I’m off to see Brooklyn tomorrow. I enjoyed the book, although I found it a little quiet. Academy Street, another story of Irish female emigration in the 1950s, had a much more powerful current to it. So many novels, for both children and adults, deal with the arrival of a young person in a new place. I don’t think that story ever gets old. When was the first time you had to manage alone away from home? Was it ultimately a positive experience? I hope so.

A short history of money (and sweets)

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The corner shop close to where I grew up was called Hawker’s. Really. There was a Mrs. Hawker and a Mr. Hawker, and one of the great pleasures of the week was to walk down to Hawker’s on a Saturday morning with a ten pence piece keeping warm in my fist.

No coin was ever more carefully spent. The five minutes’ walking time was used to plan the exact menu of sweets so that my order was crystal clear by the time I got to the small separate counter at the side of the shop used for these important transactions.

I would allow myself two or three of the more expensive sweets – a toffee log, a flying saucer and a white mouse perhaps – and use the rest of the money to buy penny sweets such as cola bottles and fizzy lizzies. The odd time I might splash out on a fizzy cola lolly at four pence, or on a hot day spend the whole lot on a Mr Freeze.

As time went on, I started babysitting, a lucrative activity which brought in one pound an hour. This financed my broken Kit Kit habit. At this stage I liked to buy sweets from big jars by the quarter ounce, usually apple drops and pear drops, but you could also get loose bits of Kit Kat measured from a jar for 40p a quarter (or 20p for an eighth on a lean week).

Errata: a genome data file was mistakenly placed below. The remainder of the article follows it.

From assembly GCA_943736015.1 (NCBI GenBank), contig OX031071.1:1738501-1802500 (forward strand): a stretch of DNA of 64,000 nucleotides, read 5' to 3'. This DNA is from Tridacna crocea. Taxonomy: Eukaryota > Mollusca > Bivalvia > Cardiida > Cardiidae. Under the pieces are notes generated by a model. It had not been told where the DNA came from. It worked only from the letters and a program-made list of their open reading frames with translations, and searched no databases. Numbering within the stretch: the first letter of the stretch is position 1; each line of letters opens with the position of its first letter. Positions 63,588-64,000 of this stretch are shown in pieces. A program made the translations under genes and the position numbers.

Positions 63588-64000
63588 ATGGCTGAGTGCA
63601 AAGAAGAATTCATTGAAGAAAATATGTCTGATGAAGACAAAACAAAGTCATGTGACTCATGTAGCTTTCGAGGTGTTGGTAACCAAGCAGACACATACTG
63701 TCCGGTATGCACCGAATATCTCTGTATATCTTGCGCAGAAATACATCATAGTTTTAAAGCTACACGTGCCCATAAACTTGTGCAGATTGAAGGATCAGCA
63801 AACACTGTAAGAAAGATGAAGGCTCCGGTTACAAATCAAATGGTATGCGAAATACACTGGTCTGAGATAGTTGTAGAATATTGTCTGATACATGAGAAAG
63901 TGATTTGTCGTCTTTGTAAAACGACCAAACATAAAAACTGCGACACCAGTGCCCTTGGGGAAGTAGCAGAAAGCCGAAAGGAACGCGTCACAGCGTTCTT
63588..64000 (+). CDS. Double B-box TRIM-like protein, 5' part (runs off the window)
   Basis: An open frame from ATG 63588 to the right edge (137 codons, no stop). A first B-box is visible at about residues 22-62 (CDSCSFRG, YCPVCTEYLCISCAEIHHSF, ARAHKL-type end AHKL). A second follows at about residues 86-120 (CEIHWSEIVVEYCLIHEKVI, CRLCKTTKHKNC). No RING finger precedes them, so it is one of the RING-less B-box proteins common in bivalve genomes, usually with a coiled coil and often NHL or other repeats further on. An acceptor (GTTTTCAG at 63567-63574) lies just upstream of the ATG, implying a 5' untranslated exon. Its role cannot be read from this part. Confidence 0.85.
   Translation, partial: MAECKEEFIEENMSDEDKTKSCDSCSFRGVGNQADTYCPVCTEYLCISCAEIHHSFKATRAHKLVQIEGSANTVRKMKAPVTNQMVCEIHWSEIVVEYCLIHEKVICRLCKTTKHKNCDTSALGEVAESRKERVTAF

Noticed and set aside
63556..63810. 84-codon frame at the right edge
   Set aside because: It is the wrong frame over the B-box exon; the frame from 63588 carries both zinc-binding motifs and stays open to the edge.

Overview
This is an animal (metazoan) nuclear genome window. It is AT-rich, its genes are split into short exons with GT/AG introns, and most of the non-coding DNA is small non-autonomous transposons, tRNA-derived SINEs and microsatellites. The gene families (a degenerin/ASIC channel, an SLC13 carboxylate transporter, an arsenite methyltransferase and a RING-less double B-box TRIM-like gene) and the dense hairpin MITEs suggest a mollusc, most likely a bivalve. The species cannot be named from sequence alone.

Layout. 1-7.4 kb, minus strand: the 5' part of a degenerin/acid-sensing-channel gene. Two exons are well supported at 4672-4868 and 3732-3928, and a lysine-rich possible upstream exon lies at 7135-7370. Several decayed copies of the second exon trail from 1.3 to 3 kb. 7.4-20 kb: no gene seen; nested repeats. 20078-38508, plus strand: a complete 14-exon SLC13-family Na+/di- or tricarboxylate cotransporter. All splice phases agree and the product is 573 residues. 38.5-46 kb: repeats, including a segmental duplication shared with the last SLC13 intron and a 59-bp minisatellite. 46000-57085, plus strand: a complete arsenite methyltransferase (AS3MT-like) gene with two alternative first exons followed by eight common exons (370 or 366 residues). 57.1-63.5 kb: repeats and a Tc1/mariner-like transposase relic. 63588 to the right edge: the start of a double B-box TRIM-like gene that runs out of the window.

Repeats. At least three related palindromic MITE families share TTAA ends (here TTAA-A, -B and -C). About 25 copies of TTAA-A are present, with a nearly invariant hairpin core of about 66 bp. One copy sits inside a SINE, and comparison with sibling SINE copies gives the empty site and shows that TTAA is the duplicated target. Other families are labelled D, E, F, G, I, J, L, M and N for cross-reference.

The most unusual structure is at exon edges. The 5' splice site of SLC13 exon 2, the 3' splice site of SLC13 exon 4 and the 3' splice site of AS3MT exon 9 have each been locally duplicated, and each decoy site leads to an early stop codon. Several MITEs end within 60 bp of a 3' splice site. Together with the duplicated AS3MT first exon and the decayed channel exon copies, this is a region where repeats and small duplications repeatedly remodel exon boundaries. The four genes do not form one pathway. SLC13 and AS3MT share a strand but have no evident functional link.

Along the way I had become aware of the existence of other currencies, through my mother’s coin collection and my father’s special interest in sterling. He was always watching the exchange rate between the Irish pound (punt) and the other, rather more famous, pound sterling. The reason was that he was paid commission for the toys and stationary that he sold for an English company in Ireland. The products were priced in sterling. When sterling was strong, his customers might buy less but his commission was worth more. With the right fluctuations he could theoretically sell well when the punt was having a good couple of months and receive the some strong sterling cheques when the tide turned and the commission came in. I doubt this happened very often.

Through your first encounters with money and prices you build up a sense of the real value of things. How many penny sweets in a loaf of bread? How many loaves of bread in a bale of briquettes (compressed peat bricks for the fire)? How many bales of briquettes in pair of shoes? Eventually you have a well-developed internal price barometer and you know whether something is worth the price.